The EU has stumped up €7.2 billion of climate finance in the 2010-2012 period under a Fast Start Finance (FSF) deal, due to run out at the end of this year.
The FSF was intended to kickstart a global Green Climate Fund that will eventually generate $100 billion (€78.9 billion) a year in climate aid, but has been beset by squabbles over seats, sources of funding, methods of payment, and beneficiaries.
But the draft economic minister’s council (Ecofin) conclusions say only that the EU will “continue to provide climate finance support after 2012”, without providing details of any 2013-2019 package.
If a gap did appear in funding, “that would be disastrous for us, very negative” said Evans Davie Njewa, a climate negotiator for Malawi and the 48 least developed countries (LDCs).
“I remember Paul Watkinson [France’s chief climate negotiator] assuring us on behalf of the EU that there would be no gap after the 2012,” he told EurActiv. “A gap now would mean our communities having difficulties in adapting [to climate change] and our countries being hurt.”
Of the EU’s €7.2 billion funding to date, the draft conclusions says that 40.5% of the total has been spent on mitigation measures, 30.1% on adaptation and 13% on support action to reduce deforestation and forest degradation in developing countries.
Oxfam described the figures as “relatively balanced”, although it questioned whether the funds were really new, and additional to pre-existing funds that had been earmarked for overseas aid.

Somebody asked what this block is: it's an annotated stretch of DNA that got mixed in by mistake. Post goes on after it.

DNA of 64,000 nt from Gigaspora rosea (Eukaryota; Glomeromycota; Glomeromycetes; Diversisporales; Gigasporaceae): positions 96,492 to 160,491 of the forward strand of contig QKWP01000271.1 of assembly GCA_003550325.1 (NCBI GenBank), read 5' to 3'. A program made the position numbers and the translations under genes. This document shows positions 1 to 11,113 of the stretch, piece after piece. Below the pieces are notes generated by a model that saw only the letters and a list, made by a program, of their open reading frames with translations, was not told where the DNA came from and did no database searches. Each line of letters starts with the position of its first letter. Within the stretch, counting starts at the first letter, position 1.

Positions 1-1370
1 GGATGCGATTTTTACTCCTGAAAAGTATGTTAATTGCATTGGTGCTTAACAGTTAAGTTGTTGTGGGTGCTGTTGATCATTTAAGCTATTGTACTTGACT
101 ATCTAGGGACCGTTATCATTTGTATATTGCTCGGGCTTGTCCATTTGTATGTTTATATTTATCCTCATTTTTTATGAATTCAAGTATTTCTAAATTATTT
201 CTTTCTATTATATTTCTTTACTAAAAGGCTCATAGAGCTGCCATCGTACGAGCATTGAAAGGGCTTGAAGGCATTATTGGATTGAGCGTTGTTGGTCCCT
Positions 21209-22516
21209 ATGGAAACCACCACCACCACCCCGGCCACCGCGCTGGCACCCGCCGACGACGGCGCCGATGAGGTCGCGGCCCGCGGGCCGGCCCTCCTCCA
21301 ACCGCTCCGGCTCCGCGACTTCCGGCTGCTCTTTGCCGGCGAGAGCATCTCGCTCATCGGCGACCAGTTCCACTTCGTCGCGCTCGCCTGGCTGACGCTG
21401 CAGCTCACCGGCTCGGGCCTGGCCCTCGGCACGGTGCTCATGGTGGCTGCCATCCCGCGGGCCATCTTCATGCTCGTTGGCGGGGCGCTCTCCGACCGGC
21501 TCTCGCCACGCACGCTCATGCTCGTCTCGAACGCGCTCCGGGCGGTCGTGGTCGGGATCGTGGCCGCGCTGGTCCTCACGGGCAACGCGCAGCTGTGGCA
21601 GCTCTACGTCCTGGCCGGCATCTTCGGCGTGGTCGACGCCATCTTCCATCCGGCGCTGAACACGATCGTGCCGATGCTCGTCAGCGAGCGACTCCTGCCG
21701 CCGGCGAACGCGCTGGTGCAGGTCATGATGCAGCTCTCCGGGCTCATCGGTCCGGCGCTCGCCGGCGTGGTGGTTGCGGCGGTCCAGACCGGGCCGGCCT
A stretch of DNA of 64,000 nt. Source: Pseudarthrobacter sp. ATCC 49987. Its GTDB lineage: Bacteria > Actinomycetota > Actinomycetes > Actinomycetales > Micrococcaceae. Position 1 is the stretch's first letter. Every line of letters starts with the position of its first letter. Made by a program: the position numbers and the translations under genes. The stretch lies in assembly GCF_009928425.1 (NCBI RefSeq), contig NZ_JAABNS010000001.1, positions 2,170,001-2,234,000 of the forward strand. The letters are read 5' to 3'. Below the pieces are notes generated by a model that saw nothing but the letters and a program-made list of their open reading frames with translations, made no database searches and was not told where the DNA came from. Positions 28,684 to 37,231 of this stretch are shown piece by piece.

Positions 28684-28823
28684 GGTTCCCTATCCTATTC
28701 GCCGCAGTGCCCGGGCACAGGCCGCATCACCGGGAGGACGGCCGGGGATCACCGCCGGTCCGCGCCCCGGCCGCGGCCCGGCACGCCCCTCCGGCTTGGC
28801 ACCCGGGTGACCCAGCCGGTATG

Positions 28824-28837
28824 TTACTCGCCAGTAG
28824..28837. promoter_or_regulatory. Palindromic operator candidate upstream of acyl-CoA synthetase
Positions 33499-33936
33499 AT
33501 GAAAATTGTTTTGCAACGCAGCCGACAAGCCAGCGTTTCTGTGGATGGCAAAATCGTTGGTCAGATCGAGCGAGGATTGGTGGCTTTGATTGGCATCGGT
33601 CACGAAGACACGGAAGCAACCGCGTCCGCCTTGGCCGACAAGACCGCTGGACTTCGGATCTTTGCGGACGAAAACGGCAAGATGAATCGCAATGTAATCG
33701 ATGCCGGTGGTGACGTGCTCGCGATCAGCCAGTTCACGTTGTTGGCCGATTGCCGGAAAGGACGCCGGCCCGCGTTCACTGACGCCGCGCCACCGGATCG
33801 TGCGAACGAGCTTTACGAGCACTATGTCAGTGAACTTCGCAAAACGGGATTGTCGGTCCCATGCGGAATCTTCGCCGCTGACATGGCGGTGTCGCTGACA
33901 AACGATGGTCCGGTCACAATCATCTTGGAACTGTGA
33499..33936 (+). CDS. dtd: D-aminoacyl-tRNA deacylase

Many developing countries though question the allocation of EU FSF funds, 60% of which have been delivered without consulting the affected countries, according to Oxfam.
Mitigation or adaptation
Davie Njewa said that most revenue had so far gone to fund mitigation projects favoured by the wealthy North, rather than adaptation measures, favoured by the LDCs themselves.
“We don’t even have a clear registry where the support has been recorded,” he complained. “We’re told that the money has been going to straight to communities but I don’t know how much because we don’t get official reports,” he said.
Such perceived lack of transparency has fed suspicions that beneficiary countries may have been chosen according to their historic bilateral links with donors, and their economic and political proximities.
Tomorrow’s draft ministerial conclusion says that the EU “should work in a constructive manner with other developed countries towards the identification of pathways for scaling up climate finance from 2013 to 2020 from a wide variety of sources.”
These could include public, private, bilateral, unilateral and alternative sources of finance.
The conclusion also reiterates a previous council statement that revenues collected from airlines in the ETS framework could be used for climate aid.
However that commitment, like the EU’s climate finance program itself, may now be on hold.